Hottovy explained how WAAT students will learn OSHA safety regulations, they’ll gain critical decision making and problem solving skills. Their math and English courses will be tailored toward what industries need. Labs will reinforce what’s taught in the classroom and students will also have apprenticeships and internships available to them.
Hottovy said WAAT graduates will have a two to three year advantage over students coming out of a traditional school setting.
Other industry leaders speaking Friday included Michae
l Jones of 3C Store Fixtures and Michael Darr of Bridgestone Americas.
Jones talked about the need for workers to have innovative minds in order for their businesses to grow and survive.
Darr said their company has 15 openings right now for maintenance technicians. And these technicians have some of the highest paying jobs, some as high as $65,000 per year, in the tire manufacturing plant.
“They (students) don’t know that,” McCrory said in response to Darr’s comments about salaries. “We’re not telling students about the real market place.”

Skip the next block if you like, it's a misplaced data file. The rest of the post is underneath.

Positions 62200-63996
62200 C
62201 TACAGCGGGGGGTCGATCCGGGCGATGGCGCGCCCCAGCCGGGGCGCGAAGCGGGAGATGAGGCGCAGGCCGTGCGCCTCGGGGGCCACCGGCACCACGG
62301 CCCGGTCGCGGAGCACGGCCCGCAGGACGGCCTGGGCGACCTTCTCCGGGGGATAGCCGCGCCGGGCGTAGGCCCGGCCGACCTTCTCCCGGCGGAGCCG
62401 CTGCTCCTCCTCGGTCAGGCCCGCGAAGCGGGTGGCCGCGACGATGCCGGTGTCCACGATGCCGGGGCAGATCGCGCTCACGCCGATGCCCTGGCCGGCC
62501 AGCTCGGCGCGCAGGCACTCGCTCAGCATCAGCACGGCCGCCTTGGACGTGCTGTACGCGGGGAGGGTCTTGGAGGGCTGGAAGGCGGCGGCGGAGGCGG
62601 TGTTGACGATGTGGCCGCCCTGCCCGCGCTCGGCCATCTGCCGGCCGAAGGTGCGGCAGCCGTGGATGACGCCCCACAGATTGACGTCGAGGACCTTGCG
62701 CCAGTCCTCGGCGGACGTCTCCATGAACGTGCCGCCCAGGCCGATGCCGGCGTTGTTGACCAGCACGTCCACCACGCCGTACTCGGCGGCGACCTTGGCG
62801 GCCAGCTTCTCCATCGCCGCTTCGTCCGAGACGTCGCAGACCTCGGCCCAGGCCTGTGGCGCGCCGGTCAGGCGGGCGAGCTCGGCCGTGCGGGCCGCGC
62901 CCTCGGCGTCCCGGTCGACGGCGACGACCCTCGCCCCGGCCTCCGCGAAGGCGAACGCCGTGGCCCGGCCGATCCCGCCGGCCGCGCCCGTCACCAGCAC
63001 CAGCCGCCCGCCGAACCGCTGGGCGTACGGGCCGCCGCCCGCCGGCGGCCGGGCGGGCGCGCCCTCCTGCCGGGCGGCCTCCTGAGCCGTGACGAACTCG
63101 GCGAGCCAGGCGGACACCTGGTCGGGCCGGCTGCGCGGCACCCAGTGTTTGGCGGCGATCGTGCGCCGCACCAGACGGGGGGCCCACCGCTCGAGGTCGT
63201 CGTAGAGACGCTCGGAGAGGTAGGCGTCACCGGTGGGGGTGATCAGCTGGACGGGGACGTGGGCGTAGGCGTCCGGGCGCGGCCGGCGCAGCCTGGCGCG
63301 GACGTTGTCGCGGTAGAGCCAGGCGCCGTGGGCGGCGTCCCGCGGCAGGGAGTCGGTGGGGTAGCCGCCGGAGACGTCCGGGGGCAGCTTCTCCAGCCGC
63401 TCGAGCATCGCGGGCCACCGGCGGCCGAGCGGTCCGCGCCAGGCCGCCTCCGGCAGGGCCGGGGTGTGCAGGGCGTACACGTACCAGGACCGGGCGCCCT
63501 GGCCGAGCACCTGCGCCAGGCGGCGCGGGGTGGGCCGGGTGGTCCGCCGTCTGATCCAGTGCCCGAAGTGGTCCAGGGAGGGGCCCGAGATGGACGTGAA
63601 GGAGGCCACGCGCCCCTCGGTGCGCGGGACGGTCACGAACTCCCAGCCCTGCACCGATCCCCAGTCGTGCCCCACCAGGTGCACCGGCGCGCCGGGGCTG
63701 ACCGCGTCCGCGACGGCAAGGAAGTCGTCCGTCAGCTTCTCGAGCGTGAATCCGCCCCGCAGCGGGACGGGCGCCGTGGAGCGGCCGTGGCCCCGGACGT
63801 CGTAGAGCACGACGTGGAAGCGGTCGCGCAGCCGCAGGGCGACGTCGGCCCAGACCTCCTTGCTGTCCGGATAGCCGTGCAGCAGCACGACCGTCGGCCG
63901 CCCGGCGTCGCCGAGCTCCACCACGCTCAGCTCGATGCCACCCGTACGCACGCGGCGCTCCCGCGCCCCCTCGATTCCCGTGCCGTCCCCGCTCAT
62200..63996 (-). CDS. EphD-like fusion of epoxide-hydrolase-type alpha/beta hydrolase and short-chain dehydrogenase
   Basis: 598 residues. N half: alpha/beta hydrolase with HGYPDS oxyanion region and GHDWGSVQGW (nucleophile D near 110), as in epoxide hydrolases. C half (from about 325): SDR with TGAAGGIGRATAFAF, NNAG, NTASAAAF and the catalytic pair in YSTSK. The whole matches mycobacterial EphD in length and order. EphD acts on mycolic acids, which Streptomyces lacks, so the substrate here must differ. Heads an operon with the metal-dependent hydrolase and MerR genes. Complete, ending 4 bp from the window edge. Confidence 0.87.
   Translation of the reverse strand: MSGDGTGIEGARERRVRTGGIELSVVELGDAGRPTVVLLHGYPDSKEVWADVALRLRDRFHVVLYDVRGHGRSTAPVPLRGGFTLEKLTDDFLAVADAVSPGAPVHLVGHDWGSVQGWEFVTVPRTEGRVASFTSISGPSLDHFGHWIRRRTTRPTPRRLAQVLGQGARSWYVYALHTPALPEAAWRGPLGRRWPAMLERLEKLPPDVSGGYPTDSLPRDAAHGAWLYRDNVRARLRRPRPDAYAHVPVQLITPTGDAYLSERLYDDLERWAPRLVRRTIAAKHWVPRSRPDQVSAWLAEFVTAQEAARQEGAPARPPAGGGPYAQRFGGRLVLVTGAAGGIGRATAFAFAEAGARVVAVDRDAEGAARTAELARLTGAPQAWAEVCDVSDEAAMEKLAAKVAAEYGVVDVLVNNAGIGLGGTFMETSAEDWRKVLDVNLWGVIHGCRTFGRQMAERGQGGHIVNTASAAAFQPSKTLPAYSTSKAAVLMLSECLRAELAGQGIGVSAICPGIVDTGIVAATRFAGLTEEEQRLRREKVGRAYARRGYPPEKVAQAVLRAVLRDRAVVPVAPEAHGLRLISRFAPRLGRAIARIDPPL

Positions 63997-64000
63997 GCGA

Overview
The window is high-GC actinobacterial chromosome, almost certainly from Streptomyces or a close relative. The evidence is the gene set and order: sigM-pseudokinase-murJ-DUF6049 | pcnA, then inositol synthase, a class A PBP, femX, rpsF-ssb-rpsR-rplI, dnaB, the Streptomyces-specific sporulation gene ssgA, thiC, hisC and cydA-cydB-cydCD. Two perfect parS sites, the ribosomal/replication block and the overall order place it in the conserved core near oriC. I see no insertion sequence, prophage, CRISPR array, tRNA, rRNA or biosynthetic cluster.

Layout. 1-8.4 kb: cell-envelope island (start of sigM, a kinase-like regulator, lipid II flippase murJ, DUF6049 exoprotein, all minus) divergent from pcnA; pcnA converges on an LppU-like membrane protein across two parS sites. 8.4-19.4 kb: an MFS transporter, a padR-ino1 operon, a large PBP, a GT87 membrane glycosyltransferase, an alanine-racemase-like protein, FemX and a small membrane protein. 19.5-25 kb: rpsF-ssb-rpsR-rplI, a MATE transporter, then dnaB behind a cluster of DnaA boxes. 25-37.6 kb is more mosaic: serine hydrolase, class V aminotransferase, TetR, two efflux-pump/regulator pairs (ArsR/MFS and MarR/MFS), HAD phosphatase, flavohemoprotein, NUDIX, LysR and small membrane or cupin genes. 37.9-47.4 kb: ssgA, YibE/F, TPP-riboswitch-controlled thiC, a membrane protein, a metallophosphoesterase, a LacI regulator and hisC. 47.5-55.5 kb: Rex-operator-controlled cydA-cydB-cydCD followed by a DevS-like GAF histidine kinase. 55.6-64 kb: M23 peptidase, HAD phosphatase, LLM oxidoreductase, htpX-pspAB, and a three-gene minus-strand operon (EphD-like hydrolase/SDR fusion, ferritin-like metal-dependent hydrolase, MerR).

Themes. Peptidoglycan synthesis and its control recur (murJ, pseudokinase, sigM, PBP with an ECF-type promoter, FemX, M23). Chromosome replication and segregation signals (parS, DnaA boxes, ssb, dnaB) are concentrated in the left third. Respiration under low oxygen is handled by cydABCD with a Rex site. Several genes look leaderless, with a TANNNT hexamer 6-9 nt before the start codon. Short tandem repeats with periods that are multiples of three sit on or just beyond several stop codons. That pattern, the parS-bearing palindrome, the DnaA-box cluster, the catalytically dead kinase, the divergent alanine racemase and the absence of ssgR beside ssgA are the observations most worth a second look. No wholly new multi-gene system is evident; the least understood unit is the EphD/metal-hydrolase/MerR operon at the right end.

Wilson Community College’s Advanced Manufacturing program will be housed at the new Lee campus. In addition to WAAT students, the program will also be available to people in the community who want to secure an associate’s degree in Applied Engineering Technology.
College officials want to have the Applied Engineering Technology program up and running by August. But that will depend on how fast renovations move on the Lee campus. Plus, the college’s trustees are in the process of searching for a new president since Stephens announced his plans to retire later this year.
Bulson described the community college part of WAAT as “an important part of the pipeline.” He noted that there is a window of a few years before WAAT students will be ready to move into the community college part of the program.